Some direct promotions will work better for your firm than others — advertising, brochures, Web pages, client surveys, client seminars, entertainment, memberships in business and professional organization are all ways to do it.

The best directing marketing approach for you really depends on the nature of your practice. Many corporations discourage any social contact or the acceptance of gifts by lawyers. I've often wondered about those huge, expensive full-page ads in the phone directory. There are so many — do they really pay for themselves? Good management would dictate some analysis of their effectiveness, though there's no simple way to do it (other than asking new clients how they found you). Again, the best marketing technique is to offer overall value to your clients, who will spread the word for you.

Customer service, law-firm style

Finally, distribution is the way you deliver your product. All the efforts above mean nothing unless you deliver good customer service. This is part of the value they receive.

To measure customer service in your firm put yourself in your client's shoes. Think about all the things that you like when you do business with other companies, and think about the things you don't like. Successful companies aren't necessarily those with the best products, but they are certainly those with the best customer service. Good customer service is part of the value that clients seek.

We don't have the space here to lay out a law-firm customer-service plan, but if clients are making either of the following complaints about your firm, they may be questioning the value you are giving them. Clients can complain legitimately about many things, but two simple-to-fix yet common complaints in firms are: 1) ``I can never reach them when I need to talk to them.'' 2) ``I visited them weeks (or months) ago, and I still haven't received a bill.''

Put yourself in that client's place. If you needed to talk to someone at a company and they were difficult to contact and seldom returned phone calls, how long would it be before you began looking elsewhere? Many lawyers lose clients for this reason alone, yet probably never know why.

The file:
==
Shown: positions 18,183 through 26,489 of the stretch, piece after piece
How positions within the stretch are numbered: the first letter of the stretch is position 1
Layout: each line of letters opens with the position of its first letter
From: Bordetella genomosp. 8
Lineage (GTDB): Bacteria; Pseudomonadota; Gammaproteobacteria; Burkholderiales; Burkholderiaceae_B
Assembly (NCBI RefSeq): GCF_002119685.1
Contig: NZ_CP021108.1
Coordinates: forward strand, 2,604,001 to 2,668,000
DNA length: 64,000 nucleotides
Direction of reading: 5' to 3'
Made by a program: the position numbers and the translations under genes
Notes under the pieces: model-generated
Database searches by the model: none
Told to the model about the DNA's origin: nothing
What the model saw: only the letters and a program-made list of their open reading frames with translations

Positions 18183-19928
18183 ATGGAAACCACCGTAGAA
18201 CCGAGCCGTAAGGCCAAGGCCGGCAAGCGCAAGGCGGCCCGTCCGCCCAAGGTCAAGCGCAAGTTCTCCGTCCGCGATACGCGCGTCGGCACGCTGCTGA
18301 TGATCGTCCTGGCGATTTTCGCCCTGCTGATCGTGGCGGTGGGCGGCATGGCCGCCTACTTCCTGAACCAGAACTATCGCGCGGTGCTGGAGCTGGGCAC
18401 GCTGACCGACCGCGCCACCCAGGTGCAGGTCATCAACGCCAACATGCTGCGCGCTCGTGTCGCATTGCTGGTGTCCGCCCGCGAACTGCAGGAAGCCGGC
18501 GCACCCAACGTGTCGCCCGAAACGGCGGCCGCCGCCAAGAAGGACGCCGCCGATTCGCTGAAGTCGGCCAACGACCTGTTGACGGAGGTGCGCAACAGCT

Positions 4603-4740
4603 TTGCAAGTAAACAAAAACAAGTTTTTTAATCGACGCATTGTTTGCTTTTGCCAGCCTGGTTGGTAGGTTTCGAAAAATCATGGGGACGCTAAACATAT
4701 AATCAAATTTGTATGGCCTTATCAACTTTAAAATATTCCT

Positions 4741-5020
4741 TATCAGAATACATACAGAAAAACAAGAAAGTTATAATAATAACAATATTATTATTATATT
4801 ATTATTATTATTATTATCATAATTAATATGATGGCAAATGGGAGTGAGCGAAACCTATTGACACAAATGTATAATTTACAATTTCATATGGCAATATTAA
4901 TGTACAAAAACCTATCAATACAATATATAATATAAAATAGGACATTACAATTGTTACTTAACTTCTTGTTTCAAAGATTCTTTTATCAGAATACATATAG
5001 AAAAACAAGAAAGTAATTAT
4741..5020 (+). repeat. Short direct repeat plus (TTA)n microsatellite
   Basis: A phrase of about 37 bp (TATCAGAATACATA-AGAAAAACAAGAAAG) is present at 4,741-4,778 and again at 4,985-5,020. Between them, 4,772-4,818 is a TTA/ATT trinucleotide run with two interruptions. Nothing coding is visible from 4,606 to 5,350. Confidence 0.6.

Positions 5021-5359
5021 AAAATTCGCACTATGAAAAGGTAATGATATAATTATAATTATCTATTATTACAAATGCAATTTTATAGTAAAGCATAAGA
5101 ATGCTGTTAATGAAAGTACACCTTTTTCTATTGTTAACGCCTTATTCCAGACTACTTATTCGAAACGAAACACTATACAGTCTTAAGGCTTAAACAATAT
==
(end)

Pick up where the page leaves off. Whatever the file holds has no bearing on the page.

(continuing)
Law offices that establish a system of communication within their offices to deal with the large volume of calls, faxes, etc. have a competitive edge over those who don't. Everyone realizes that some callers can be nuisances, and every callback must be prioritized, but if you find yourself with stacks of messages daily and no satisfactory way to deal with them, then you probably have some unhappy clients.

With technology, the problem only gets worse. E-mail and fax may give you more methods to communicate with clients, but you must be sure you can give a timely response, particularly when you're out of the office for several days.

A good voice mail system with a live operator whenever possible is a good solution. Clients have the option of leaving a message for you 24 hours a day and don t have to keep calling until they can reach someone to leave a message with.

Billing is another area where some lawyers ignore good business practice. Think of the message that failure to submit a timely bill sends to clients. Perhaps they think you're charging too much and aren't eager to send the bill. Most clients have a budget, and they don't want to be in limbo until the bill finally does come.

Do business like you mean it

As lawyers, you share many things in common with any business. You have a product or service — you have to charge for it — you need customers — and you need to deliver your product in a way that produces a satisfied customer. If you do all this, then you your practice means business.


Paul Sullivan is the administrator of Quinn Johnston Henderson & Pretorius with offices in Peoria and Springfield. He is a charter member and immediate past president of the Central Illinois Chapter of the Association of Legal Administrators and a member of the ISBA Law Office Economics Section Council. For more practice management tips read The Bottom Line, the LOE section newsletter (available free of charge to LOE section members).